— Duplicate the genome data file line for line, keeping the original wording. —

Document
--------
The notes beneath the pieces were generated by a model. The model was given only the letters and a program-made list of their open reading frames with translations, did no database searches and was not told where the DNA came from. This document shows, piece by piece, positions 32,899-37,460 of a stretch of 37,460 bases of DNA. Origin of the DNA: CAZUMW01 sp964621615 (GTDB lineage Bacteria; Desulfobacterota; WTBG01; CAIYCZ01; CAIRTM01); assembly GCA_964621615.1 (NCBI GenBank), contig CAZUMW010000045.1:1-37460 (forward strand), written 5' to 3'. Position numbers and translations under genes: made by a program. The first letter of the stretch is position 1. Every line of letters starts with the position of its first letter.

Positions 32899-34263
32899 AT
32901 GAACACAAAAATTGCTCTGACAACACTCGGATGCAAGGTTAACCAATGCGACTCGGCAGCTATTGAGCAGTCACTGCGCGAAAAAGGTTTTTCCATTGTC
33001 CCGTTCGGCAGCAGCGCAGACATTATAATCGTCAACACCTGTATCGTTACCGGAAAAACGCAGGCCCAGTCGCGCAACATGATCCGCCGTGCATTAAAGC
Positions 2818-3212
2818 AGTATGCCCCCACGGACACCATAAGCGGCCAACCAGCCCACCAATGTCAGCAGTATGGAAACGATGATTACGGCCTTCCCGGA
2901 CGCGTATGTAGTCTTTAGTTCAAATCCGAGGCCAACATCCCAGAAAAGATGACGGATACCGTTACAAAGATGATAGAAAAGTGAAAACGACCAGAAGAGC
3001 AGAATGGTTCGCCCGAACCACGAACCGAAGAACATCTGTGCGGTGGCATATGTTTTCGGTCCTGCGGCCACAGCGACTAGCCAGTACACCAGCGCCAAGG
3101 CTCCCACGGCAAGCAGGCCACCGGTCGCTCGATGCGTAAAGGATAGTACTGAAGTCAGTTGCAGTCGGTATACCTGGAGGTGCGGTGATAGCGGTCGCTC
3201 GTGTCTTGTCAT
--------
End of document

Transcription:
The notes beneath the pieces were generated by a model. The model was given only the letters and a program-made list of their open reading frames with translations, did no database searches and was not told where the DNA came from. This document shows, piece by piece, positions 32,899-37,460 of a stretch of 37,460 bases of DNA. Origin of the DNA: CAZUMW01 sp964621615 (GTDB lineage Bacteria; Desulfobacterota; WTBG01; CAIYCZ01; CAIRTM01); assembly GCA_964621615.1 (NCBI GenBank), contig CAZUMW010000045.1:1-37460 (forward strand), written 5' to 3'. Position numbers and translations under genes: made by a program. The first letter of the stretch is position 1. Every line of letters starts with the position of its first letter.

Positions 32899-34263
32899 AT
32901 GAACACAAAAATTGCTCTGACAACACTCGGATGCAAGGTTAACCAATGCGACTCGGCAGCTATTGAGCAGTCACTGCGCGAAAAAGGTTTTTCCATTGTC
33001 CCGTTCGGCAGCAGCGCAGACATTATAATCGTCAACACCTGTATCGTTACCGGAAAAACGCAGGCCCAGTCGCGCAACATGATCCGCCGTGCATTAAAGC
Positions 2818-3212
2818 AGTATGCCCCCACGGACACCATAAGCGGCCAACCAGCCCACCAATGTCAGCAGTATGGAAACGATGATTACGGCCTTCCCGGA
2901 CGCGTATGTAGTCTTTAGTTCAAATCCGAGGCCAACATCCCAGAAAAGATGACGGATACCGTTACAAAGATGATAGAAAAGTGAAAACGACCAGAAGAGC
3001 AGAATGGTTCGCCCGAACCACGAACCGAAGAACATCTGTGCGGTGGCATATGTTTTCGGTCCTGCGGCCACAGCGACTAGCCAGTACACCAGCGCCAAGG
3101 CTCCCACGGCAAGCAGGCCACCGGTCGCTCGATGCGTAAAGGATAGTACTGAAGTCAGTTGCAGTCGGTATACCTGGAGGTGCGGTGATAGCGGTCGCTC
3201 GTGTCTTGTCAT